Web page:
|Photo by Meg. Licensed via Creative Commons.|
But when it's a story about immigration law, people from outside the U.S. are almost never called "expatriates." Trust me, I've been paying attention to this one. And if you want to see for yourself, your search in Google News for the words "expatriates" and "immigration" in the same story will come up with fewer than 100 hits.
Journalists: if you use two different sets of vocabulary for the same group of people - immigrants - depending on whether the issue is about something we're all somewhat familiar with (sports/soccer) or something we're not all familiar with (immigration), that differentiation forces readers into a familiar frame of mind for the former and an unfamiliar frame of mind for the latter.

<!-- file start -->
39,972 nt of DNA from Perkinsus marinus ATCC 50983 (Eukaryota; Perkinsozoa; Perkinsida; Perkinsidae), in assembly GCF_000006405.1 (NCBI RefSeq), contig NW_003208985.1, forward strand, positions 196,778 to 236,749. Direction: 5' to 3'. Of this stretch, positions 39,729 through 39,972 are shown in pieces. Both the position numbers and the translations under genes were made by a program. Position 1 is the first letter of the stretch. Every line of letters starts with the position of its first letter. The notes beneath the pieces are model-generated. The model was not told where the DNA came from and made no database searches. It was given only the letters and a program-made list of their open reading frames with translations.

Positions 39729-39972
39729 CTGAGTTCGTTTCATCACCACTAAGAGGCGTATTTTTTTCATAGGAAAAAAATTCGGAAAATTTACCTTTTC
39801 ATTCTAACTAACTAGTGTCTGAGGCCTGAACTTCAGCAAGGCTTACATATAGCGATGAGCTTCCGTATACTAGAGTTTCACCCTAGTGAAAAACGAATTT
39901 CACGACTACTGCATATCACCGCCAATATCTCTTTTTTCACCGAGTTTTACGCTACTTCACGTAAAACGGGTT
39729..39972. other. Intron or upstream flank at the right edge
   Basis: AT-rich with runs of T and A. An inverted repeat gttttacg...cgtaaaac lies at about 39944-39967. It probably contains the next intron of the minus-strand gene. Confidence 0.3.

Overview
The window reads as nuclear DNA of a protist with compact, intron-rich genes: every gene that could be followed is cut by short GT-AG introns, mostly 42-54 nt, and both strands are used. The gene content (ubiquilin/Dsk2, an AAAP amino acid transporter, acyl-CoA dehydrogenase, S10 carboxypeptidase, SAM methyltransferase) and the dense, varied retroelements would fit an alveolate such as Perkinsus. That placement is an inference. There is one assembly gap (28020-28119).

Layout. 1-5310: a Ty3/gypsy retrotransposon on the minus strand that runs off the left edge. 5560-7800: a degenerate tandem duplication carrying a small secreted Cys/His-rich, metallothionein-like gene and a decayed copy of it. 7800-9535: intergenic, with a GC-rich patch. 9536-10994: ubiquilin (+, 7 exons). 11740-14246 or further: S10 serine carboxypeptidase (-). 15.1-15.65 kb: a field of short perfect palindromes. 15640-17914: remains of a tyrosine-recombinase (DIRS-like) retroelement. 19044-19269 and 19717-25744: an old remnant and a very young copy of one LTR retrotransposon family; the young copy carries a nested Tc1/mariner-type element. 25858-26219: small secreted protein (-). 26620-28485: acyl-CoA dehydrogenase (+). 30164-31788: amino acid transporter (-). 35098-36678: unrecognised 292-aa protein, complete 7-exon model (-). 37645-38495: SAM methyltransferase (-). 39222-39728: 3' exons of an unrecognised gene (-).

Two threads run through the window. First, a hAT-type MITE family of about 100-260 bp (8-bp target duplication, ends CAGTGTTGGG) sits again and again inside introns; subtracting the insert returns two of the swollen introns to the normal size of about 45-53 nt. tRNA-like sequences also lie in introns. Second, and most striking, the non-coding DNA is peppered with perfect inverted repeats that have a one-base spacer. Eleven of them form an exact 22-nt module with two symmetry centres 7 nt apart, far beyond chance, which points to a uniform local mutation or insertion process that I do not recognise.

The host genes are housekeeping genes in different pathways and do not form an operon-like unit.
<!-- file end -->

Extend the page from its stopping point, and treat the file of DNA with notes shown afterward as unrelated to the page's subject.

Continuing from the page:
Here's a remedy: use familiar words more frequently. There's no journalistic reason not to, and it will build a more familiar frame around immigrants when we talk about immigration law. Here's how you can do it - find a place for "expatriate" in a story about immigration law - and use that word. Let me know in the comments if you don't think you can or should.
Having said that, I have to return to a point I've made before, which is that immigration-centric labels themselves should be discarded if unnecessary, no matter how "good" or familiar they are. Case in point: in the soccer story linked above, the immigrants are also described as "Maury County resident," "soccer backers," or "Nashville's [first and last name]."
That's even better. So here's a revised suggestion for the journalists: after "expatriate," say "Nashville's Juana Villegas," or whatever name it is of the person you're writing about.